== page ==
-“The Consequences of Caring”, Bill Simmons
On Sunday night, Clayton Kershaw had his Game 6 moment. Instead of dagger shots, it was strikeouts. The crowd never got much of a chance to rally the team because Kershaw never allowed us that chance. Simple as that. Even when they managed a man in scoring position with two outs, it didn’t feel like he would get there. Anyone who says Kershaw wasn’t dominant, or that the Cubs lost and the Dodgers didn’t win, is fooling themselves. Kershaw didn’t just bury the Cubs in Game 2; he buried the unfair narrative that allowed people to question his position in the game for years. The thought in our minds changed instantly from “we can get some hits” to “we need to draw pitches to get him out of this game”. The problem is that he throws strikes you can’t hit. You might notice I haven’t brought up the score at all. That’s because it didn’t matter. The scorecard says 1-0, Dodgers.
I want to go back to that Simmons article again, just for a moment, for the aftermath:
As a Celtics fan, I was devastated. As a basketball fan, I appreciated the performance for what it was. One of the greatest players ever was playing one of his greatest games ever…We never really had a chance to cheer, swing the game, rally our guys, anything.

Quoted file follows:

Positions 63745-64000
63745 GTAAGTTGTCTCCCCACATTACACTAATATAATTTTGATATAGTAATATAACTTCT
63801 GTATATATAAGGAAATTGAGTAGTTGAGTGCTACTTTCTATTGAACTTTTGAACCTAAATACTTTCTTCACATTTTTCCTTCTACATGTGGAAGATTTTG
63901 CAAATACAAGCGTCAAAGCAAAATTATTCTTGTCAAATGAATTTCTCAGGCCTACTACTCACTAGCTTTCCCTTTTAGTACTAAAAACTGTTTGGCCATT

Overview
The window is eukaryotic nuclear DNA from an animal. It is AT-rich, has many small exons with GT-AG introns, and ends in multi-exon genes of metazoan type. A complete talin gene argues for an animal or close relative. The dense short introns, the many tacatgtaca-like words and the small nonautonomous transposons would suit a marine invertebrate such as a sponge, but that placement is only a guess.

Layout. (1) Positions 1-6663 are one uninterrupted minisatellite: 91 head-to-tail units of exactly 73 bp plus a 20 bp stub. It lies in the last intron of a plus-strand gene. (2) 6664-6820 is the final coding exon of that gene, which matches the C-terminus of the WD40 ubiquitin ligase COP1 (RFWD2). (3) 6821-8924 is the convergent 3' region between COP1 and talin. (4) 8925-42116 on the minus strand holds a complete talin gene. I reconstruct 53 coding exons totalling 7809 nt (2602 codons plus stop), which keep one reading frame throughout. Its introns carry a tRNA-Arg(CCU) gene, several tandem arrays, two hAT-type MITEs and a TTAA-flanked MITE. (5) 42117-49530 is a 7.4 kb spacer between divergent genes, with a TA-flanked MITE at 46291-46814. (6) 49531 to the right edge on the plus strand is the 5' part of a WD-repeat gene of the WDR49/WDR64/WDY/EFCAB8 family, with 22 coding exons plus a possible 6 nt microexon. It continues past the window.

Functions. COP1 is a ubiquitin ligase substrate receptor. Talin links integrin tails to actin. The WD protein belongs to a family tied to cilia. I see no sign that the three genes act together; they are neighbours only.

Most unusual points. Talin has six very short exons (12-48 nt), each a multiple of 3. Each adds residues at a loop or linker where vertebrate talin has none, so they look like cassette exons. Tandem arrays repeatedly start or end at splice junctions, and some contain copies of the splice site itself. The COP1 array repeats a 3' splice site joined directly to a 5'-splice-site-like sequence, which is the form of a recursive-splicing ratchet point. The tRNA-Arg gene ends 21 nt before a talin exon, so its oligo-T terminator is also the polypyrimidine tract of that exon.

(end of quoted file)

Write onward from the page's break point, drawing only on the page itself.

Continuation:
-“The Consequences of Caring”, Bill Simmons
When it was over, everyone just got up and left. Obviously, no “Go Cubs Go”, but there wasn’t even as much chatter as I’m used to hearing leaving Wrigley. Less rowdiness in the bleachers. Just trying to figure out what time we could get home and to sleep by for work in the morning (seriously, I’ve never gotten from the bleachers to the Addison L stop that quickly before). We acknowledged what we saw. The best in the game performing at a high level, on short rest to boot. As an unabashed Kershaw fan with a soft spot for the Dodgers (weird I know), on some level I might even be happy I saw it. Just not like this, and not yet. All that was left was to think about Game 3.
Don’t mistake this for me giving up on the series; the Cubs should be confident, and Kershaw can’t pitch every game. Hell, I even think they have it in them to beat him. But not that night. Mercifully, that’s one way this is different from basketball. But this one was a no-doubter. It was a home run where the outfield doesn’t move and the pitcher doesn’t look. Not for a single second have I felt frustration, or “what if”s from that night. We didn’t have it, and never got it. Kershaw made sure of that. It wasn’t depressing, it was finite. That was that. On to Los Angeles.
This comparison isn’t perfect, but the parallels are undeniable.
The performance that Kershaw put on in Game 2 should go down as one of the defining moments of his career. When he muted 42,000 people ready to vent 108 years of frustration, with revenge for 2008 on the line. When he told everyone to stop looking for any reason to doubt him, and backed it up. Each game is a new day; that’s baseball. No matter what else happens, Game 2 of the 2016 NLCS belongs to Clayton Kershaw. And your doubt belongs to the past.